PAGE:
Hilary Benn: The hon. Gentleman makes an important point. In the end, we want sustainable biofuels, not unsustainable ones. That is why we asked Ed Gallagher to undertake his review last year. He recommended that we make some adjustment to the pace at which the renewable transport fuel obligation should grow, and we responded to that. The evidence is pretty clear in relation to the direct impacts of biofuels: some are better than the diesel and petrol that they are replacing, and some are worse. We do not want to do worse, do we? The real question, however, is the indirect effects. In fairness, Britain has been at the forefront in arguing internationally for precisely the sustainability standards that the hon. Gentleman calls for, because that is what we will need if we are to avoid the deforestation he has drawn to the House’s attention.

Mr. Andrew Tyrie (Chichester) (Con): The Secretary of State is placing very heavy emphasis on these projections, and therefore on the complex models on which they are based. According to the Hadley Centre, there has been no global warming in the first nine years of this century so far. Did any of the models on which he is relying successfully predict that pause?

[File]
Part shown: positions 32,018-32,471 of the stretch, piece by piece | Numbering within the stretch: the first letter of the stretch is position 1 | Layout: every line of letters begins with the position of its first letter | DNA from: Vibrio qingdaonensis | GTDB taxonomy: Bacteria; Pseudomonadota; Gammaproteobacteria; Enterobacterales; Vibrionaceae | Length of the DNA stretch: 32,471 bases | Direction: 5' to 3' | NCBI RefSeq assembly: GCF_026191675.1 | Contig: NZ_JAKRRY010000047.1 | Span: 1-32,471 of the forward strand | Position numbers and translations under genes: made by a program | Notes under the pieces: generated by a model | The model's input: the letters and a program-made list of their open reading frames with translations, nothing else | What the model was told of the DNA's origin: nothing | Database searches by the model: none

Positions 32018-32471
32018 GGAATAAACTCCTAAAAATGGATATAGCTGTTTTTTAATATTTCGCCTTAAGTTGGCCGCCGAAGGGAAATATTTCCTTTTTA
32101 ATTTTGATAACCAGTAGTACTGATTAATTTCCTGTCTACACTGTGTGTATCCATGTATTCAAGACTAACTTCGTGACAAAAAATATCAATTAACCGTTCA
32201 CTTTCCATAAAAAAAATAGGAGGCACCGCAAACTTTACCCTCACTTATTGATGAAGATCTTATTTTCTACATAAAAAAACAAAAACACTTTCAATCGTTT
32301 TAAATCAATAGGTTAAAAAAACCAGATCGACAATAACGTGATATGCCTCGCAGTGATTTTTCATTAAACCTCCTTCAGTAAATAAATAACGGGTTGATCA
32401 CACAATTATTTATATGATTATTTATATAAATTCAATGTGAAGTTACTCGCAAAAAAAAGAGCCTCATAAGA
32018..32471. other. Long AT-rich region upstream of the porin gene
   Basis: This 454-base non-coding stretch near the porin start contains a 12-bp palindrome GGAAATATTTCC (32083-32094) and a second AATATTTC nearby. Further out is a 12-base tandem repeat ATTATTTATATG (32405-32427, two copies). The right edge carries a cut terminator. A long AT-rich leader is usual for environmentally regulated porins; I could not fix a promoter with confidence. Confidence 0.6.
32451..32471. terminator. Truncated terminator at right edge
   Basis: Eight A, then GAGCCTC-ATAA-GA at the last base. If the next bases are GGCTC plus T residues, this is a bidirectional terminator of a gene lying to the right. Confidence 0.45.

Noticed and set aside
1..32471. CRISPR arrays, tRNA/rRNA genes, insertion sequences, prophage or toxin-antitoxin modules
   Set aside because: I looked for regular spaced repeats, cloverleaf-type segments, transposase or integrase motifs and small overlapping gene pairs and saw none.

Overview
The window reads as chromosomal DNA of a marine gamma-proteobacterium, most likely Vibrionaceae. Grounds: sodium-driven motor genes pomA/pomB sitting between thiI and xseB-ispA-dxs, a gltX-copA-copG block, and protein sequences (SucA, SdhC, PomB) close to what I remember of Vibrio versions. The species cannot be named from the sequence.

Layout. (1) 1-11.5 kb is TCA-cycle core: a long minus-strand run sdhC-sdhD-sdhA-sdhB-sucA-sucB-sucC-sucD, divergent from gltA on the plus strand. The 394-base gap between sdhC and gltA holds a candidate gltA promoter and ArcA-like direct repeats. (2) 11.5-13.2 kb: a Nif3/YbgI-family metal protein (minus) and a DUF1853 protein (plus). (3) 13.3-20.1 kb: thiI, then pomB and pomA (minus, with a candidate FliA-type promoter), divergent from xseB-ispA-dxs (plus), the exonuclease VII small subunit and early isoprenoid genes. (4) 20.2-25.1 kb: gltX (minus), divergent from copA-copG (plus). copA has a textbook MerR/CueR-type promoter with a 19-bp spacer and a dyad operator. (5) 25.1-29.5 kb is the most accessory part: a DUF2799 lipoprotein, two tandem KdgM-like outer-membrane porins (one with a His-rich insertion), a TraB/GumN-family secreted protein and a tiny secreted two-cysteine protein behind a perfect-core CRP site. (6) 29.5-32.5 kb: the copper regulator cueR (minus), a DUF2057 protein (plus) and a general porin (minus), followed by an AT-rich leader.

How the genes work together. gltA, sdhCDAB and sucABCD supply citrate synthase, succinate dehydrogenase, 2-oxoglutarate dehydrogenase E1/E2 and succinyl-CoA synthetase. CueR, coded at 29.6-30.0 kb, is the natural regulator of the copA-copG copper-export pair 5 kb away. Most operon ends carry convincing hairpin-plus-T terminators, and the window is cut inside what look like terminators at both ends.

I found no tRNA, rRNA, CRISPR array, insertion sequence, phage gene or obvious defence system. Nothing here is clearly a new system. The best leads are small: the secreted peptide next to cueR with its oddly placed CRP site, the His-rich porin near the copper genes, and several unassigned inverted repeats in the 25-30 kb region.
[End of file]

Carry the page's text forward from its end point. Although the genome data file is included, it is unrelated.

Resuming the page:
Hilary Benn: This century is nine years old. Courtesy of the ice cores in the Arctic and the Antarctic, we can go back 400,000 years and look at what has happened in the cycle of warming. It has gone up and down, but what has changed in the past 100 years is the rise in the concentration of CO2 in the atmosphere. The fact that nine of the hottest years on record here in the UK occurred in the past 15 years shows that this change is happening. There may be some who want to deny this—[Hon. Members: “There are!”] But they are in a diminishing minority. I am not a scientist and neither is the hon. Gentleman, as far as I am aware, but, given the overwhelming advice that we are getting from the scientific community about not only the uncertainty but the direction in which we are travelling, it would be a very imprudent Government who did not take serious notice and respond to it.